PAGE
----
As we enter 2023, numerous brands are preparing for a global economic slowdown, with South African GDP projected to grow at a mere 1.1% and inflation showing little signs of easing. Let’s see the Future of Digital Marketing in South Africa.
Companies in South Africa will be meticulously analyzing their advertising and marketing expenditures in this challenging climate. However, digital marketing in South Africa is expected to experience robust growth as it offers accountability and measurability.
According to Warc, pure-play internet advertising is forecasted to grow by a relatively modest 5.5% globally in 2023, following a growth of 11.5% in 2022. Nonetheless, specific sectors and platforms are anticipated to outperform.
Online audio, for instance, is expected to witness growth of 25.6% this year, which will slow down to 10.1% in 2023. TikTok ad spending is another noteworthy trend, projected to increase by 143% in 2022 and 41.5% the following year.
Here are six key trends to keep an eye on the digital marketing in the South African landscape for 2023:
1. TikTok’s Rapid Growth
Since its launch in 2017, TikTok has emerged as a formidable rival to Facebook, Instagram, and YouTube. With TikTok rapidly expanding its African office, it has become the platform to watch in South Africa.
Although its targeting and optimization tools have yet to be as mature as those offered by Google and Meta, marketers are aware of the growing audience on TikTok. Consequently, they are expected to allocate higher ad spend to the platform in the coming year.
Competitors like Meta’s Instagram Reels and YouTube’s YouTube Shorts have introduced short-form video products to challenge TikTok’s dominance, but their effectiveness remains to be seen.
2. Influencers’ Professionalization
The rise of platforms like YouTube, Instagram, and TikTok has given birth to a new generation of influencers and content creators.
The quality of content produced by popular influencers has significantly improved, and many have turned to monetise their audiences into highly professional practice. In 2022 alone, the influencer marketing space is projected to generate a staggering $22 billion in revenue.
Identifying influencers who can effectively reach target markets has become crucial for brands in a cluttered media landscape. However, it is essential to recognize that influencers vary from those with millions of followers to those with valuable niche audiences.
3. Blurring Traditional and Digital Marketing in South Africa
The division of marketing and advertising into traditional and digital categories is becoming increasingly obsolete. Most channels and touchpoints now incorporate digital elements. For example, streaming services like Netflix can be accessed on TVs, computers, or mobile devices.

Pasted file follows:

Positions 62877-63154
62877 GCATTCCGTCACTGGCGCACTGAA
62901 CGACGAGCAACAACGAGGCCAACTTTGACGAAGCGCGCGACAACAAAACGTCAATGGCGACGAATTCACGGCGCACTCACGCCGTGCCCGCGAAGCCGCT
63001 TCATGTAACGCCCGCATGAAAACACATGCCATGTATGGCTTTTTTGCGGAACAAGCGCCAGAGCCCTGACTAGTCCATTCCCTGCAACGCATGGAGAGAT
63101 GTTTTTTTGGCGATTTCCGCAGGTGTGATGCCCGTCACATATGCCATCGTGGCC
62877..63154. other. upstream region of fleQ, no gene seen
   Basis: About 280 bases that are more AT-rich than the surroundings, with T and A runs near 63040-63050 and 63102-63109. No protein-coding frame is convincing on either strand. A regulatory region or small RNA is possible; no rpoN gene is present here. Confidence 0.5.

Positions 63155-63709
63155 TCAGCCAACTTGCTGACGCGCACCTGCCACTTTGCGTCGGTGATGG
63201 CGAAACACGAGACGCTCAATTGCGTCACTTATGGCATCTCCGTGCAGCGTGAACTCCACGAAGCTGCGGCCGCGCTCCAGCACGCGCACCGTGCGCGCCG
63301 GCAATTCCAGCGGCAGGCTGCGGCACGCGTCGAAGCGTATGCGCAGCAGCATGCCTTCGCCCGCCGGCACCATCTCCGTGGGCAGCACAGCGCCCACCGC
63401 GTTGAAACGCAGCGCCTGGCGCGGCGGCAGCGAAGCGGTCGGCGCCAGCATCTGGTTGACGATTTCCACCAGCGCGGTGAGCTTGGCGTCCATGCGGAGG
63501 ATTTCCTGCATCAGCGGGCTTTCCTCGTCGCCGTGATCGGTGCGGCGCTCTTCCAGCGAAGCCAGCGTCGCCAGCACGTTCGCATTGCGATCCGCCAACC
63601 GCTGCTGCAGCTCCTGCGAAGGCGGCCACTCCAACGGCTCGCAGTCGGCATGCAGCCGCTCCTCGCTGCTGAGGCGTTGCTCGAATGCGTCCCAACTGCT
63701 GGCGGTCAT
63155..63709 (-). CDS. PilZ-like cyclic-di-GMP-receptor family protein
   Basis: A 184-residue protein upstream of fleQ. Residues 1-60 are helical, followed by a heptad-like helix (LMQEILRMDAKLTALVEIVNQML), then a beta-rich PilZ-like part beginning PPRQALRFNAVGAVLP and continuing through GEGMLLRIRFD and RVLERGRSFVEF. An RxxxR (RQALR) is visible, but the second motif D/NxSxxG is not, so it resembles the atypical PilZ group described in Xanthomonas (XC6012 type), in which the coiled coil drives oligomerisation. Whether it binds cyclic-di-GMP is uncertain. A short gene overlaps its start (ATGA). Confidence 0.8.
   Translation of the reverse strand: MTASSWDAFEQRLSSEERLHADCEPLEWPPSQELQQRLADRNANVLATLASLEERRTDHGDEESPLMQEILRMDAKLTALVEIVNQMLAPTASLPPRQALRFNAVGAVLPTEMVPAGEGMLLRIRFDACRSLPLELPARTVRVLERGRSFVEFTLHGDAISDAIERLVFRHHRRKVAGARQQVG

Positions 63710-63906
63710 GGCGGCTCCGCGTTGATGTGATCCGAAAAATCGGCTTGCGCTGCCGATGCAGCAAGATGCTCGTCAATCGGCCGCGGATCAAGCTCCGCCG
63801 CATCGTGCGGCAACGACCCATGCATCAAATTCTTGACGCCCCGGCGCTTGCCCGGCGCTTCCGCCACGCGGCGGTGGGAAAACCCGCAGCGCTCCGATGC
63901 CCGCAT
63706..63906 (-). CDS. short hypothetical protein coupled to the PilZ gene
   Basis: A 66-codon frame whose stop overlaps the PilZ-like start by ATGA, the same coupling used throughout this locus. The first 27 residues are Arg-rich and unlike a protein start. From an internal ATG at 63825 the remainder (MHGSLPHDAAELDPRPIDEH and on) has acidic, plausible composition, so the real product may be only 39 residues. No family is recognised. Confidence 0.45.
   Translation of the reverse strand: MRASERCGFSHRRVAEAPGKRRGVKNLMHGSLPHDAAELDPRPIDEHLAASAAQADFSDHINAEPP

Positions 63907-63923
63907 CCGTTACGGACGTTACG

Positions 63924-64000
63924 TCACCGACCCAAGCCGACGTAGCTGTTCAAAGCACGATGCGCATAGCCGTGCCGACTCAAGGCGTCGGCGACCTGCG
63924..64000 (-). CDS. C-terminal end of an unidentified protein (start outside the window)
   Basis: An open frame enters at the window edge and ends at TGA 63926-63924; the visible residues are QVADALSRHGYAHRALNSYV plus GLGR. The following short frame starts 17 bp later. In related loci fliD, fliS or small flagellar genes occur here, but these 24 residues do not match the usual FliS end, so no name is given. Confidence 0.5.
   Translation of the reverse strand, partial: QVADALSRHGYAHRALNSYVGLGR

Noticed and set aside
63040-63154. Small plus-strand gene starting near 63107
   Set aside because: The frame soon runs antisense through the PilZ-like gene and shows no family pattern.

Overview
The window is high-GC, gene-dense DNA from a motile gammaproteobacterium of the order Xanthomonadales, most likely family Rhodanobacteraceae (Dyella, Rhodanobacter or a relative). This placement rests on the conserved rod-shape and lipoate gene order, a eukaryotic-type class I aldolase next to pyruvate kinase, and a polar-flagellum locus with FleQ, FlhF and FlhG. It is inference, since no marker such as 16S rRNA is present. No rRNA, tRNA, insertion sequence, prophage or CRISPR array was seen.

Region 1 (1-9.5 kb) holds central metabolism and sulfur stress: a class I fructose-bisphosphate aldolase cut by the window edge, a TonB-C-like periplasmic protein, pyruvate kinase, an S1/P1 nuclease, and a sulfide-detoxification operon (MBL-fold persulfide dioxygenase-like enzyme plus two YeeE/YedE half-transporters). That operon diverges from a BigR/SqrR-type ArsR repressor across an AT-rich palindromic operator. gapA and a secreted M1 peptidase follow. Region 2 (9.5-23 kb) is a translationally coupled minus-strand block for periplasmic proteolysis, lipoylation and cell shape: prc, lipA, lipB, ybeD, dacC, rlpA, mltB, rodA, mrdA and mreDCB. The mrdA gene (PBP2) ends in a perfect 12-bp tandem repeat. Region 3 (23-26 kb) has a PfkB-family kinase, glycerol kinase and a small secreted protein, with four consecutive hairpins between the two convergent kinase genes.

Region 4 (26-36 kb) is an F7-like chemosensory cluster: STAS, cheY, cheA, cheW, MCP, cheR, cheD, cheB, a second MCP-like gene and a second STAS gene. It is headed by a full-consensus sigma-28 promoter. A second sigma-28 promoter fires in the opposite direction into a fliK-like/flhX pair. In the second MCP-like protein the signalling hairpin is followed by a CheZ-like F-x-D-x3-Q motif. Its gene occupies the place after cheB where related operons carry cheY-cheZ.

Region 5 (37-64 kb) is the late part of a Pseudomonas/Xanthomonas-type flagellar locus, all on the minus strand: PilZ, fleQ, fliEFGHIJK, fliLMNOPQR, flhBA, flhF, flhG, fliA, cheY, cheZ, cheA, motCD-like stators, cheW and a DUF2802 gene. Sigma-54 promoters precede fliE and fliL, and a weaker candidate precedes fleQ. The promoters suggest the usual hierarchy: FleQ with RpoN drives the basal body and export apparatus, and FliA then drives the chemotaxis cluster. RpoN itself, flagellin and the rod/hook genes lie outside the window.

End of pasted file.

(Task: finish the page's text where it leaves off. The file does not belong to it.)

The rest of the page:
Additionally, programmatic buying and measurable ad campaigns are being introduced to TV advertising as platforms seek alternative revenue sources.
In out-of-home advertising, digital screens are gaining popularity, enabling ads to target specific audiences rather than locations. Traditional media buyers should closely monitor these evolving digital advancements.
4. Harnessing First-Party Data
The era of unrestricted data usage is ending as regulators and technology companies impose stricter data privacy regulations.
Advertisers and platforms now face challenges in building effective audience lists for conversion-optimized campaigns. When provided with quality customer data, machine learning, and algorithms can deliver better results.
However, brands must earn customer trust and obtain permission to gather and utilize their data. Data science and integration expertise will be essential for brands and agencies to make the most of their first-party data.
5. The Meta Opportunity
Meta, the parent company of Facebook and Instagram, has faced setbacks as Apple and other platforms limit third-party identifiers.
Meta and its Facebook and Instagram platforms have experienced significant setbacks as Apple and other platforms restrict third-party mobile identifiers. This has resulted in halted revenue growth. Given Meta’s dominant position and sheer size, the company is now seeking alternative avenues for growth, with a strong focus on the metaverse.
Mark Zuckerberg believes that the metaverse represents the next phase in the evolution of the internet—a fully immersive, three-dimensional virtual world built on technologies such as virtual reality (VR), augmented reality (AR), and blockchain.
Furthermore, the Internet of Things (IoT) trend is becoming increasingly tangible. Consumers are adopting smart devices such as speakers, doorbells, TVs, watches, and cars at an increasing rate.
Voice interaction with technology is growing, and digital devices autonomously perform tasks and chores in the background based on user behaviour and context. This expansion of the internet into everyday objects signifies the continued integration of digital technology into our daily lives.